Saturday, January 19, 2008

Felt: it's something you can spend a lot of time making, or just go to Hobby Lobby and pay a few cents

Oh, I'm just kidding. Making felt is a fun and rewarding activity. I got these instructions from a Web site, but forget where. I'm happy to credit the person if I find out who it is (or remember).

Basically, you make wool felt from wool. No doy, right? The thing about wool, and the reason you can't just throw a wool sweater in the washer, is that it's scaly and likes to mat together. Therefore, when you take wool and add friction and hot water (or either temperature extreme), it mats up and turns from fluff to a compacted felt, which you can then make into any number of cute things.

OK, you're starting with wool. I have dyed wool roving here that I have pulled apart into tiny pieces of fluff, a few inches long and about an inch wide. I then place it in one direction on a little place mat made of sticks. You can get them at Pier One. I got mine at Target. One site recommended using a large one and doing this in your bathtub or a kiddie pool. I thought I was smart by doing it on a smaller scale in my sink. This works if you don't need much, but if you're going to use a lot of felt, this would be very time-consuming.
First layer on my mat:

Next, you drizzle or sprinkle some detergent of some sort -- liquid or powder. I used Woolite. Then top with another layer of wool, facing the other direction.

You'll repeat this, with a bit of soap between each layer and turning them different directions. I have divided my wool into colors, and some pieces will be one color on one side and another on the other. You could just do one massive sheet of the same color. I happened to have multi-colored roving and thought it may make a muddy mess if I didn't divide it up.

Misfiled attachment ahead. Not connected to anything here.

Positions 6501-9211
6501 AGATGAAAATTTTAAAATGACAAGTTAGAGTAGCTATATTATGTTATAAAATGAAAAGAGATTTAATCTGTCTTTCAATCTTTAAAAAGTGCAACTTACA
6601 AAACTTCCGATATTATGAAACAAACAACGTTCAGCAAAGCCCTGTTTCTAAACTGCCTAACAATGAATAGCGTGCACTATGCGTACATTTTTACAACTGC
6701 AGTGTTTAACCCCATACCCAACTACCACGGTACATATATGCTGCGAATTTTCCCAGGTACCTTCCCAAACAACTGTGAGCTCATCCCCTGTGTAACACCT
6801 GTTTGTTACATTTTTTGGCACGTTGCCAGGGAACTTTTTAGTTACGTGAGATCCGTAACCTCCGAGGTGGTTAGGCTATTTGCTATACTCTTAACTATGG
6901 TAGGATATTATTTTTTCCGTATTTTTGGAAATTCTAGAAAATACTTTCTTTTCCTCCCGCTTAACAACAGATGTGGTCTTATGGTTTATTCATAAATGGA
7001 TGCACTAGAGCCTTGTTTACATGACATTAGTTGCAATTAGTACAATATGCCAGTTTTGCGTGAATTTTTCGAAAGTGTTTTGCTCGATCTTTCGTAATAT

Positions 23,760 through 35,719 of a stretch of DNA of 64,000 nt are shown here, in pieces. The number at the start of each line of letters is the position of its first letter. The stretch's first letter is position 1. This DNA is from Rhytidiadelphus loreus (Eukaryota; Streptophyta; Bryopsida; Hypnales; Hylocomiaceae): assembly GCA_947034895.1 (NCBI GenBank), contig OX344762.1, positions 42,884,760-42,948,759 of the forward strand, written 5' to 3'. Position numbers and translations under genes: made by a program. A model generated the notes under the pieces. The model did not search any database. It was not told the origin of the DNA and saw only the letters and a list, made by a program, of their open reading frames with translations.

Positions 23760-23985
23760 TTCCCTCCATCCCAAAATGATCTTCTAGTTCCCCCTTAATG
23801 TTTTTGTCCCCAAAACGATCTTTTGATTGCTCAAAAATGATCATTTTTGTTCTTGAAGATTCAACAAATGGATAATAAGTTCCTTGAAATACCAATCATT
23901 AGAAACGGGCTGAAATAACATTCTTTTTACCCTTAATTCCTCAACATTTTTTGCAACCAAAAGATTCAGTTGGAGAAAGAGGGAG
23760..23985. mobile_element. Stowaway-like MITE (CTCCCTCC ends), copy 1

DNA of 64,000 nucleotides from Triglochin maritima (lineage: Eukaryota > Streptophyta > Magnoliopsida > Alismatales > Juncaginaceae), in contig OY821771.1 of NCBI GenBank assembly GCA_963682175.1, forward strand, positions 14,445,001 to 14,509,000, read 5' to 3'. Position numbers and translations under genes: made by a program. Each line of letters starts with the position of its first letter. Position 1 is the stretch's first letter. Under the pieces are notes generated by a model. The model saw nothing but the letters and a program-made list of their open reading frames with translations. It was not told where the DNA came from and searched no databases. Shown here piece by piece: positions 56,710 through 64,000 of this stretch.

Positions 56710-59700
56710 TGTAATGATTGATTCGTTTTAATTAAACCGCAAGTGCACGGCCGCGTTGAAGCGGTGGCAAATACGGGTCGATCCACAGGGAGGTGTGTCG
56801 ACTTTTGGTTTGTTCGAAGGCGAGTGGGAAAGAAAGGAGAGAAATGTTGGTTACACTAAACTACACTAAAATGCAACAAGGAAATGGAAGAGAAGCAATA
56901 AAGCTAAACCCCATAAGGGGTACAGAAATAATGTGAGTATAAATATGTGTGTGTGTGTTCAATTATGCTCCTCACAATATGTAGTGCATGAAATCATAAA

After you've built up around 4 to 6 layers, roll up your mat and immerse it in a few inches of super hot water. Gently roll the mat back and forth for 4 minutes. Wear gloves. I used rubber dish gloves. I designated a fresh pair for this. It also helps protect the hands from the hot water. You need really hot water -- hot as you can stand. I used some hot from the tap, but I also had a kettle going. I was at the kitchen sink, so this was handy. I'd add kettle water as needed.

You then take out the roll and open it up. You carefully turn the felt 90 degrees. Roll it up again and repeat this process 5 times. You might need to add more hot water. Here is is after the first time:

After the last time, your felt should be strong. Rinse it well, but with care. Allow to dry. Here is my felt, from each side:

So then what do you do with it? Well, lots of people make cute things like felt flowers. This is what I did. I made this flower, but I'm not too excited about it and feel like it kind of looks like a kid did it. I need to come up with a different pattern, but it was my first attempt. I attached a kilt pin to the back and will use it to complement a scarf I'm knitting from that turquoise wool you see in the pictures. I think that will be very cute, and I'll post the whole thing when it's ready.


No comments: